Zucchini Cherry Walnut Muffins made with Gluten Free Flour

If you’re like me, you had an abundance of Zucchini in your garden. We roasted them, grilled them, souped ’em and donated them. We still couldn’t keep up with the overflow. Fortunately Zucchini freezes well. Just shred or chop and freeze. I pulled out a bag of frozen shredded Zucchini to make this family favorite last week, while we still had afternoon sunshine and temps warm enough eat outside.

To skip the Step-by-Step How To instructions with photos, click the JUMP TO RECIPE button for the quick printable version.

Here’s your Instructions for making your own Gluten Free Zucchini-Cherry Muffins tea party.

SUPPLIES: You will need a small colander, 2 small bowls, 1 medium bowl, and a muffin tin for 12.


  • 2 cups of Gluten Free flour mix
  • 2 tsp baking powder
  • 1/4 tsp salt
  • 2 large eggs
  • 1/2 cup of brown sugar
  • 1 cup of grapeseed oil or safflower oil
  • 1 Tbs pure vanilla
  • 1 cup of grated or shredded zucchini
  • 1 cup of frozen cherries, drained and chopped.
  • 1/2 cup of chopped walnuts
  • Zest and juice of one large lemon (about 1/2 cup)
  • butter to grease your tin

FIRST – Preheat your oven to 350 degrees, and butter your tin really well. You don’t want to leave any bits of this delicious muffin in the tin. Rinse your frozen cherries under hot tap water to start the defrost process. Let them sit in the colander over a small bowl to drain while you’re prepping the rest of the recipe.

SECOND – Mix the flour, baking powder and salt together in a medium bowl. Mix well so that the baking powder and salt are fully incorporated in the flour.

THIRD – Beat the eggs and sugar together in a small bowl. Add the oil and vanilla and mix well.

FOURTH – Mix the wet ingredients with the dry ingredients. Mix just until blended. Over mixing will reduce the air pockets, making your muffin hard, which is tricky for any muffin mixture, especially gluten free. The mixture will be thick and that’s okay. The moisture from the zucchini combined with the moisture and acid from the lemon juice will change the texture of the batter. The batter will look and feel lighter once you add those two ingredients. Which is the next step.

FIFTH – Gently mix in the zucchini, juiced lemon and lemon zest. Again, don’t over mix. Mix just until blended.

SIXTH – Fold in the walnuts and the drained, chopped cherries very gently. Be careful not to mix/stir the cherries into the batter. This will make sure your batter stays light and airy and also won’t turn it pink from the juice of the cherries. If you’re looking to increase the protein and fiber in these muffins, add more walnuts, up to a 1/2 a cup.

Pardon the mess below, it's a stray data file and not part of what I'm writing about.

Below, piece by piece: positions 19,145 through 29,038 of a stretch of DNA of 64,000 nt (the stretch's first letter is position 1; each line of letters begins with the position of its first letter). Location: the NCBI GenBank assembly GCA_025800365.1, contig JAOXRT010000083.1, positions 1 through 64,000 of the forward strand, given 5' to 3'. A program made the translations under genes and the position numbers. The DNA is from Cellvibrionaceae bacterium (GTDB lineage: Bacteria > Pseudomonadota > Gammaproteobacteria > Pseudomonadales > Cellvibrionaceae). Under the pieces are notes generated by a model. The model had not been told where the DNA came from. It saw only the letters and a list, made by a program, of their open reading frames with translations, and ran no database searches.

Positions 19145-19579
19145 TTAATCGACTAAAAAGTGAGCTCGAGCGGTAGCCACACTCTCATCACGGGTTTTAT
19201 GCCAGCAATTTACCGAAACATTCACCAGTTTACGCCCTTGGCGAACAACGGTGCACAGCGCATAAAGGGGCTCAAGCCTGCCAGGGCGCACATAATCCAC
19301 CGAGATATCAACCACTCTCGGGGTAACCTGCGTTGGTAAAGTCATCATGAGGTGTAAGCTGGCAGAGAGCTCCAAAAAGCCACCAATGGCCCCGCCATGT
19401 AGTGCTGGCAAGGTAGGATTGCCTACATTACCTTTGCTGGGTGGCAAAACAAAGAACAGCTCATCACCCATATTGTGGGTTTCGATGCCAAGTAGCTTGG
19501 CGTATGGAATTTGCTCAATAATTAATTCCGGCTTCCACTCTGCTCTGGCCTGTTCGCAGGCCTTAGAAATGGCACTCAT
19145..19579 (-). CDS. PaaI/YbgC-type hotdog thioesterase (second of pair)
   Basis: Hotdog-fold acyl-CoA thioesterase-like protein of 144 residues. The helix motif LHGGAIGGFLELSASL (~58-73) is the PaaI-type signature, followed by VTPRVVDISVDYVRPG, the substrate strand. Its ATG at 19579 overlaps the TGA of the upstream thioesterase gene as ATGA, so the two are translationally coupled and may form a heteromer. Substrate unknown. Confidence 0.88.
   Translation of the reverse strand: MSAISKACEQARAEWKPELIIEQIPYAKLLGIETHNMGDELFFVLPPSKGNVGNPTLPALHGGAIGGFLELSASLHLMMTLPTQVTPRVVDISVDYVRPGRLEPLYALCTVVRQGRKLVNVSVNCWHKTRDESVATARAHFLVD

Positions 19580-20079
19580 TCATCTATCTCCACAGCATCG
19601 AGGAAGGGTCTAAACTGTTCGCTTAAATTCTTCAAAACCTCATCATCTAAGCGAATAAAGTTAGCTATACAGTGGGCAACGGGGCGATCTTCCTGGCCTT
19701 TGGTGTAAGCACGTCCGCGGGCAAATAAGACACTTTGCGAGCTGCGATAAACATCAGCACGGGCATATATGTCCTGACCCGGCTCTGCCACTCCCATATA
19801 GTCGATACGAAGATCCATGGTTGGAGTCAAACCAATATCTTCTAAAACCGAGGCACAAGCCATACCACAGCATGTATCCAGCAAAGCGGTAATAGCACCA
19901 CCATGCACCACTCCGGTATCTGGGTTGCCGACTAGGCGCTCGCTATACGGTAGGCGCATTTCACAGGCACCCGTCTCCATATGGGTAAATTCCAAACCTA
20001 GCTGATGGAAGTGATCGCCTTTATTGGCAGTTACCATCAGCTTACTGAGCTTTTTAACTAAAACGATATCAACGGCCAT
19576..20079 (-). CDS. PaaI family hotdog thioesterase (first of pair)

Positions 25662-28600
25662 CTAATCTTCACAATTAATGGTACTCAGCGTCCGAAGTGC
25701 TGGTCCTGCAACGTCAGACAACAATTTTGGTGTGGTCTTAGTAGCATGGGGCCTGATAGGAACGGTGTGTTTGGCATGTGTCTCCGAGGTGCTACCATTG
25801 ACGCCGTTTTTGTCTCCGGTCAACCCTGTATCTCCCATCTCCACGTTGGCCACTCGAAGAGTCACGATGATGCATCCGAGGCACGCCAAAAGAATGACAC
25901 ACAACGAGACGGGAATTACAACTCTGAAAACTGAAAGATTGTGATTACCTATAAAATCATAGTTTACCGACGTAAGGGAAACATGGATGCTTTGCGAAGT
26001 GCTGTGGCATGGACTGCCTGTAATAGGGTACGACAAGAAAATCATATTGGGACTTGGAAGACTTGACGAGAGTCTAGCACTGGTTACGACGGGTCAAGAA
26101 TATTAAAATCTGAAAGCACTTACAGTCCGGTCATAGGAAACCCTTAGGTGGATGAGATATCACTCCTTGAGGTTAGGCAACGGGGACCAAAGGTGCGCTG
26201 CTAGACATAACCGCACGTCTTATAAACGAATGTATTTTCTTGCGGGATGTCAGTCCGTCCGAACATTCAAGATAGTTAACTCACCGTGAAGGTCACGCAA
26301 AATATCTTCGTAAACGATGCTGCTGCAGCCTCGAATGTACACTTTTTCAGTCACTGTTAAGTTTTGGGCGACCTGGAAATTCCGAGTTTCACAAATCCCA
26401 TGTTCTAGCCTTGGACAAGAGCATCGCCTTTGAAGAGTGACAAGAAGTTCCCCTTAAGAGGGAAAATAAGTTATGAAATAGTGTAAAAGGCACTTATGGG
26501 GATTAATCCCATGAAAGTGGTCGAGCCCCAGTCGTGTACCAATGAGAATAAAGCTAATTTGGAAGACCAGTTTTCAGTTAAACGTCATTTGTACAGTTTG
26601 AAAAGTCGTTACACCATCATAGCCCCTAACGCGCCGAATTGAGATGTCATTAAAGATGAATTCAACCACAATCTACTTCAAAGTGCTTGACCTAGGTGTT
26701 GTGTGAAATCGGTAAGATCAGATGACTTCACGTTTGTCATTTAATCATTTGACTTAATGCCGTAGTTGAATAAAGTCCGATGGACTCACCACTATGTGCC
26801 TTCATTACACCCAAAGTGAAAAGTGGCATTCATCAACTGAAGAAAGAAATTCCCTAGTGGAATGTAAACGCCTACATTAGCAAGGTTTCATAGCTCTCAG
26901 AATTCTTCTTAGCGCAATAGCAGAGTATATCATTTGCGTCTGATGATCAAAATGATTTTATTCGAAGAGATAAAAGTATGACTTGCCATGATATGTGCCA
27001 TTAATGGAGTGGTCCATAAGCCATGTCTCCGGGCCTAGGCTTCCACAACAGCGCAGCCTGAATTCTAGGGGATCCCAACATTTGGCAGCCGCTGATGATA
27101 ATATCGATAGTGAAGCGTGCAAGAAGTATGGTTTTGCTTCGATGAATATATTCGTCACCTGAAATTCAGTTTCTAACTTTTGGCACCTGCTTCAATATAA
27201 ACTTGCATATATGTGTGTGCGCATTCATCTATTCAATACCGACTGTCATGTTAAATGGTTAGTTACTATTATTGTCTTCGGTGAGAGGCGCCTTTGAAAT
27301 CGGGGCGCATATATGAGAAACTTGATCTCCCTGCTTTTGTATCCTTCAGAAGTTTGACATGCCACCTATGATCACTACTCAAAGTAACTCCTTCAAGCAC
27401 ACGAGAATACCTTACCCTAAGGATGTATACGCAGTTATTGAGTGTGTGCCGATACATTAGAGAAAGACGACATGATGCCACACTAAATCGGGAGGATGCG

SEVENTH – Fill your greased muffin tin with batter to just below the rim of each cup. Using the butter to grease your tin instead of muffin/cupcake cups helps them brown a little better and you won’t have soggy muffin bottoms that stick to the paper cups.

EIGHTH: Bake your muffins for 25-30 minutes, until the top of the muffin top springs back when you touch it and they’re golden brown. They should come out of the tin easily if you’ve greased it well. Let the muffins cool completely before eating. Resist the urge to butter them while they’re still hot like you might do with wheat flour muffins. Gluten Free bakery is doughy or gluey while still warm. The texture is much lighter after it has cooled. My husband, who loves loves loves bread, thinks these taste like bread. It’s a richly flavored and textured treat.

They’re satisfyingly delicious on their own, but don’t let that stop you from slathering them with your favorite jam.

** You can adjust this recipe using wheat flour with these substitutions

  • Substitute the GF for 1/2 white wheat flour and 1 cup white flour, 1/4 cup almond flour, this is the combination I use when making the muffins for the family who don’t have wheat issues. It’s delicious too. If you don’t have the combo of flours, just use all white flour and add an extra 1/2 cup of walnuts to for some extra protein and fiber.
  • Substitute 2 tsp of baking powder with 1/2 tsp of baking soda and 1/2 of baking powder and 1/4 tsp of salt
  • Substitute a whole lemon with 2 Tbs of fresh squeeze lemon juice and the zest of one lemon. You’re using the lemon here for an added freshness to the flavor rather than to adjust the texture of the GF flour.
  • If looking to add more protein and/or fiber you can add an additional 1/2 cup of walnuts.

The Teapot, matching sugar bowl, cups and saucers are a vintage set by Noritake in the Lexington pattern. If you want to serve your muffins or just have lunch on this set, visit our shop at The Charmed Table on Etsy. https://www.etsy.com/listing/1101329940/vintage-noritake-teapot-sugar-bowl-cups?ref=shop_home_active_12

Soup, There it is!

The official end of summer is here.  I actually saw a lone tree that beat the crowd and changed its color already. It was a young tree, probably only planted a few years ago, and it was a beautiful rust color. Youth showing off.
If you have a veggie garden, you’re probably still harvesting and now have more  tomatoes than you know what to do with, and probably plenty of peppers and beans. If you’re like me, you’ve harvested them a little late. I seem to forget the beans once the tomatoes finally ripen, and forget the Eggplants, any stray Zucchini and definitely the Kale and, oh yeah the herbs too.  What I do with the over ripe veggies and neglected herbs is put them all in the same soup pot. I make Minestrone.
pot of minestrone photo
This tomato based soup benefits from a long slow cook, which tenderizes the green beans and kale that have become fibrous in the heat of late August and early September (and because I waited so long to pick them 🙂 ). Also, the longer the pot simmers the richer the flavor of the tomatoes.  You can use almost every vegetable or fruit (yes, tomatoes are a fruit) you have in your garden right now to make this soup. You can make it with or without chicken broth. Adding water to your pot instead of chicken broth just makes broth out of your veggies at the same time you are making your soup.  Or – instead of water you can add vegetable broth, store-bought or homemade, to add an extra layer of richness.  We made our soup the same day we harvested, so it did take us about 4 hours start to finish.  We knew that was the goal for the day, so we set aside the time together, and it was actually fun. Almost meditative, maybe.

This is some of the harvest we used in the soup – onions, carrots, potatoes, and kale.

Basic Recipe for Minestrone (means “big soup”)

Here’s our recipe for a single pot of Minestrone. You can double or triple it to make a giant pot. You can even adjust it to include pasta, which is the traditional version. Also you can adjust it to include more of the veggies you like or exclude the veggies you don’t like. It’s all good.